B Black Holes, Gravitational waves and Gravitons

Raffaele

I wonder why electromagnetic waves don't escape from a black hole while gravitational waves (obviously) do.
What is the difference between the two kind of waves?
And between gravitons and photons?

Related Special and General Relativity News on Phys.org

jbriggs444

Homework Helper
I wonder why electromagnetic waves don't escape from a black hole while gravitational waves (obviously) do.
Gravitational waves do not escape from the interior of a black hole. They emerge from the region of space-time outside the event horizon(s).

Torbert

Gravity waves are a warpage of spacetime behaving similar to a compression wave, caused by the relative motion of two masses and propagating at lightspeed. Gravity begins at the surface of the BH event horizon, the motion of the horizon sends a wave of warped spacetime beginning at that point. Electromagnetic waves come from moving charges, and those generated outside the ergosphere of the event horizon can escape, just like gravity waves, but any electromagnetic waves beginning inside the event horizon cannot be detected, nor can any gravity waves caused by the singularity itself.
An observable 'naked singularity' has been theorized for the early pre-bang universe but nothing conclusive has come of it.

Ibix

Gravity waves are a warpage of spacetime behaving similar to a compression wave, caused by the relative motion of two masses and propagating at lightspeed.
Nitpick: gravity waves are a kind of surface wave on water. You are talking about gravitational waves.

Gravitational waves are not compression waves, which are longitudinal mechanical waves, but are transverse tensor waves which change the notion of distance in two direction perpendicular to their direction of travel. And they are generated by stress-energy distributions with a changing quadropole moment, not just "two masses in relative motion".
Gravity begins at the surface of the BH event horizon, the motion of the horizon sends a wave of warped spacetime beginning at that point.
Gravitational waves can never be traced back to events inside a black hole, true, but this does not mean that "gravity begins at the event horizon". We are able to describe the interior of black holes using general relativity - our current best theory of gravity. And "motion of the horizon" is a rather difficult thing to adequately describe since the horizon in this case is a null surface in a non-stationary spacetime. That's why "changing quadropole moment" is used as the source, not relative motion.
Electromagnetic waves come from moving charges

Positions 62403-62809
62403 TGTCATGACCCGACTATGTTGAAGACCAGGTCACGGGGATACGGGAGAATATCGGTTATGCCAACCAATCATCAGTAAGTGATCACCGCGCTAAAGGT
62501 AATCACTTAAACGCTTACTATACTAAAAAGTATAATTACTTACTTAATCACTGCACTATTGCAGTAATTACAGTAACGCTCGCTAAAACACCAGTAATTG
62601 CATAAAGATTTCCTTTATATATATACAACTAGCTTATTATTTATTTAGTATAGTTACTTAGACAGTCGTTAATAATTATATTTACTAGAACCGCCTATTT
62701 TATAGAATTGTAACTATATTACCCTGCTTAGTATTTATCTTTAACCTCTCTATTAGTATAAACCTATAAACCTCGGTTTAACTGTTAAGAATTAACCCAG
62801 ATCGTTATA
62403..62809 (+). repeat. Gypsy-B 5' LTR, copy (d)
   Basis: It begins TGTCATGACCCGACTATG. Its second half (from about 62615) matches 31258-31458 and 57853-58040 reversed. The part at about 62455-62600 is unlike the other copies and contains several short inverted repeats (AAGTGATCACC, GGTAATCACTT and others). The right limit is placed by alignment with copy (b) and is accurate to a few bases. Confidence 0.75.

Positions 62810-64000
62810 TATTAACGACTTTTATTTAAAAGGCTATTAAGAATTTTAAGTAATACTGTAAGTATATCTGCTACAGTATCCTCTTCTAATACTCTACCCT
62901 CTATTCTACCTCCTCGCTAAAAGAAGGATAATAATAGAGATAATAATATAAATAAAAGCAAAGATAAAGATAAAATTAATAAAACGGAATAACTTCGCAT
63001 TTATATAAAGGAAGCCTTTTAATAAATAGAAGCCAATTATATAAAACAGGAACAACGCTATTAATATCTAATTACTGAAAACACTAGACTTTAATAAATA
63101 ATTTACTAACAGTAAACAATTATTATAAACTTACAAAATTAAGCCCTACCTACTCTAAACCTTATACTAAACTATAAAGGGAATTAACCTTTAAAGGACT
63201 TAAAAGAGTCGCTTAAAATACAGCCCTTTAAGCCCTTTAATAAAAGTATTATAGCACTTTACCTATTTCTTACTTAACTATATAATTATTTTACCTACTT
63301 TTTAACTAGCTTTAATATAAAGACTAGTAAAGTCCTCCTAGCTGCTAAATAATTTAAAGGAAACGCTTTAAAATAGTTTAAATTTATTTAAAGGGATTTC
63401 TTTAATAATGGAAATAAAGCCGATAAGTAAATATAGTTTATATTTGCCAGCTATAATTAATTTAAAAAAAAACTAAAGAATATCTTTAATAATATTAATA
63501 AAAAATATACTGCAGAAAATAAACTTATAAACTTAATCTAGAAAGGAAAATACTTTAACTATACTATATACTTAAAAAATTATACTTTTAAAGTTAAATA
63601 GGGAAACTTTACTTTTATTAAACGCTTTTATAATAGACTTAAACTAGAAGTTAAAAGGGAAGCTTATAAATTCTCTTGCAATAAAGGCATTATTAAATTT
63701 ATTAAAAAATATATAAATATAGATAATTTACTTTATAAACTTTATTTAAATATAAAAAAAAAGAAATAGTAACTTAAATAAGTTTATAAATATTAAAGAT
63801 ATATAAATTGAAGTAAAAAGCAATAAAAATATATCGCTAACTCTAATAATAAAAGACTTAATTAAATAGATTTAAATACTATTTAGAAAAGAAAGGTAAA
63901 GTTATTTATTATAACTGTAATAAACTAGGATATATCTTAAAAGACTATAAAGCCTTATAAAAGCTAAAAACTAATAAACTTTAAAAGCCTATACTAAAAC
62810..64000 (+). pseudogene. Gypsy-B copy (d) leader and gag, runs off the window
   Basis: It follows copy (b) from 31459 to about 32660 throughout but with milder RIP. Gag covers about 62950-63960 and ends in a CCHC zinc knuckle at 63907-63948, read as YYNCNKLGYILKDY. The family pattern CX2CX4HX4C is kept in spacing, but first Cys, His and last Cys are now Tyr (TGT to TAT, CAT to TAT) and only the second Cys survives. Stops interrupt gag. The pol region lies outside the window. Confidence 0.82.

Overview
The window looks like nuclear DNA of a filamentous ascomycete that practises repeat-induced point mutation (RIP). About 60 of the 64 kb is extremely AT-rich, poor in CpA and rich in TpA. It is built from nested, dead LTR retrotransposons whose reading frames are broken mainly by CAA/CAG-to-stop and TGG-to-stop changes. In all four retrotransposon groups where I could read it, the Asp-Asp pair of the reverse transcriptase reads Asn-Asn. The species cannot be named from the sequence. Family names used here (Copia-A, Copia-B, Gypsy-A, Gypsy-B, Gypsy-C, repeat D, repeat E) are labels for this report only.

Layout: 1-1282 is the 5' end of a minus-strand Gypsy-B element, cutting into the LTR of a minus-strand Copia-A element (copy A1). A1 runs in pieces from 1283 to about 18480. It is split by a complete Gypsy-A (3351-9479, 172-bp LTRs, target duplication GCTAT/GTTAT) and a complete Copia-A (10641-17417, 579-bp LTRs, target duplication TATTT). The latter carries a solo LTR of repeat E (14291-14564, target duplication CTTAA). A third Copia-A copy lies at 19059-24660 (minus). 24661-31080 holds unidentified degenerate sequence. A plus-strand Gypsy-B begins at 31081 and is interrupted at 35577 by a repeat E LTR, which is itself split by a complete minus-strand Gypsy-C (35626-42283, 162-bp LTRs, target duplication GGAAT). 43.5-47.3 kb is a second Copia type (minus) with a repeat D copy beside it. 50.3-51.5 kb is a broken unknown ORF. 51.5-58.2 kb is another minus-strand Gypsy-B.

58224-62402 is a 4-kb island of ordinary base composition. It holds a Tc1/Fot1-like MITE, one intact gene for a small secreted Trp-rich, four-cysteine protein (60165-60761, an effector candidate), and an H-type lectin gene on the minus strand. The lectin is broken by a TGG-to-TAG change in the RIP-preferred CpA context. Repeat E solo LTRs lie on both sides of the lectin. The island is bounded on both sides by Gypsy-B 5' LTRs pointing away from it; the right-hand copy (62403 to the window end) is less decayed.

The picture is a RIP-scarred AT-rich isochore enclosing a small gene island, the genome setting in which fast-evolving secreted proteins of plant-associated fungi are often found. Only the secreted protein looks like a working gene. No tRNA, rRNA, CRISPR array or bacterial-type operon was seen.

Accelerating charges, in fact.
those generated outside the ergosphere of the event horizon can escape,
The ergosphere and the event horizon are two different things. Electromagnetic waves generated outside the event horizon can escape.

Last edited:

Torbert

Ouch, simplifying and not looking up the facts does not go far here. Compression waves would require aether, I actually know that but didn't go far in making it obvious.
The innermost stable orbit is outside the event horizon but material inside will relentlessly spiral inward until the event horizon is reached.
I thought this was the same as the ergo sphere where a quick dip with an unstable orbit would transfer energy outside. But if energy could be collected then the in fall is not inevitable.
I will do better reviewing before posting in the future.

PeterDonis

Mentor
Gravity begins at the surface of the BH event horizon
This is wrong. A correct statement would be that gravitational waves observable far away are emitted from outside the horizon. But "gravity" is not limited to regions from which gravitational waves are emitted that are observable far away.

An observable 'naked singularity' has been theorized for the early pre-bang universe
What are you talking about here? Can you give a reference?

The innermost stable orbit is outside the event horizon but material inside will relentlessly spiral inward until the event horizon is reached.
I thought this was the same as the ergo sphere where a quick dip with an unstable orbit would transfer energy outside. But if energy could be collected then the in fall is not inevitable.
None of this has anything to do with emission of gravitational waves.

"Black Holes, Gravitational waves and Gravitons"

Physics Forums Values

We Value Quality
• Topics based on mainstream science
• Proper English grammar and spelling
We Value Civility
• Positive and compassionate attitudes
• Patience while debating
We Value Productivity
• Disciplined to remain on-topic
• Recognition of own weaknesses
• Solo and co-op problem solving